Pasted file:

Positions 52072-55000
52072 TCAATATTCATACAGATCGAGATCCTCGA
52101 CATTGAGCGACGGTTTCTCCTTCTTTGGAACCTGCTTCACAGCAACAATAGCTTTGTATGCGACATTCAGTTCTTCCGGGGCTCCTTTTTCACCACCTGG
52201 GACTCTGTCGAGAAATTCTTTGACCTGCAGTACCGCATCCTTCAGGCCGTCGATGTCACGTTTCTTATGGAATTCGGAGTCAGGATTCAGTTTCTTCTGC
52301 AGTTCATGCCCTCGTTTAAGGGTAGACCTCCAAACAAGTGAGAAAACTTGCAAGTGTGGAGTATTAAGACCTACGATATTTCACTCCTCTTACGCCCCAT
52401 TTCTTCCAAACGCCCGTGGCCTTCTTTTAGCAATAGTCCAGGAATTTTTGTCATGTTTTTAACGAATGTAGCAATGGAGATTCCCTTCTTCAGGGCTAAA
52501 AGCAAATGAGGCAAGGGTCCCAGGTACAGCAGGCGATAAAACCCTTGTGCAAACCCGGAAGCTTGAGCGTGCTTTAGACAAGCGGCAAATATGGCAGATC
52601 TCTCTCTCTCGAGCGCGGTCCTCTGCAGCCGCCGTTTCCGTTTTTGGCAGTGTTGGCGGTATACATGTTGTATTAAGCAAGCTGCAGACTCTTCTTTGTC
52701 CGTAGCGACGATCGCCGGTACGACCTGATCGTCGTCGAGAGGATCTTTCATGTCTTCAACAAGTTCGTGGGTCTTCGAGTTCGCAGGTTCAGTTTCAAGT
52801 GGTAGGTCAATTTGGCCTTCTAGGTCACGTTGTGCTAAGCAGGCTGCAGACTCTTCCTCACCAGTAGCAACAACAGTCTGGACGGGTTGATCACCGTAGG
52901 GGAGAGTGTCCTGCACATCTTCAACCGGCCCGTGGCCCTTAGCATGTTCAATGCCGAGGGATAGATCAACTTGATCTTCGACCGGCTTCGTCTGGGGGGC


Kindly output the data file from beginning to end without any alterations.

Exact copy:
Positions 52072-55000
52072 TCAATATTCATACAGATCGAGATCCTCGA
52101 CATTGAGCGACGGTTTCTCCTTCTTTGGAACCTGCTTCACAGCAACAATAGCTTTGTATGCGACATTCAGTTCTTCCGGGGCTCCTTTTTCACCACCTGG
52201 GACTCTGTCGAGAAATTCTTTGACCTGCAGTACCGCATCCTTCAGGCCGTCGATGTCACGTTTCTTATGGAATTCGGAGTCAGGATTCAGTTTCTTCTGC
52301 AGTTCATGCCCTCGTTTAAGGGTAGACCTCCAAACAAGTGAGAAAACTTGCAAGTGTGGAGTATTAAGACCTACGATATTTCACTCCTCTTACGCCCCAT
52401 TTCTTCCAAACGCCCGTGGCCTTCTTTTAGCAATAGTCCAGGAATTTTTGTCATGTTTTTAACGAATGTAGCAATGGAGATTCCCTTCTTCAGGGCTAAA
52501 AGCAAATGAGGCAAGGGTCCCAGGTACAGCAGGCGATAAAACCCTTGTGCAAACCCGGAAGCTTGAGCGTGCTTTAGACAAGCGGCAAATATGGCAGATC
52601 TCTCTCTCTCGAGCGCGGTCCTCTGCAGCCGCCGTTTCCGTTTTTGGCAGTGTTGGCGGTATACATGTTGTATTAAGCAAGCTGCAGACTCTTCTTTGTC
52701 CGTAGCGACGATCGCCGGTACGACCTGATCGTCGTCGAGAGGATCTTTCATGTCTTCAACAAGTTCGTGGGTCTTCGAGTTCGCAGGTTCAGTTTCAAGT
52801 GGTAGGTCAATTTGGCCTTCTAGGTCACGTTGTGCTAAGCAGGCTGCAGACTCTTCCTCACCAGTAGCAACAACAGTCTGGACGGGTTGATCACCGTAGG
52901 GGAGAGTGTCCTGCACATCTTCAACCGGCCCGTGGCCCTTAGCATGTTCAATGCCGAGGGATAGATCAACTTGATCTTCGACCGGCTTCGTCTGGGGGGC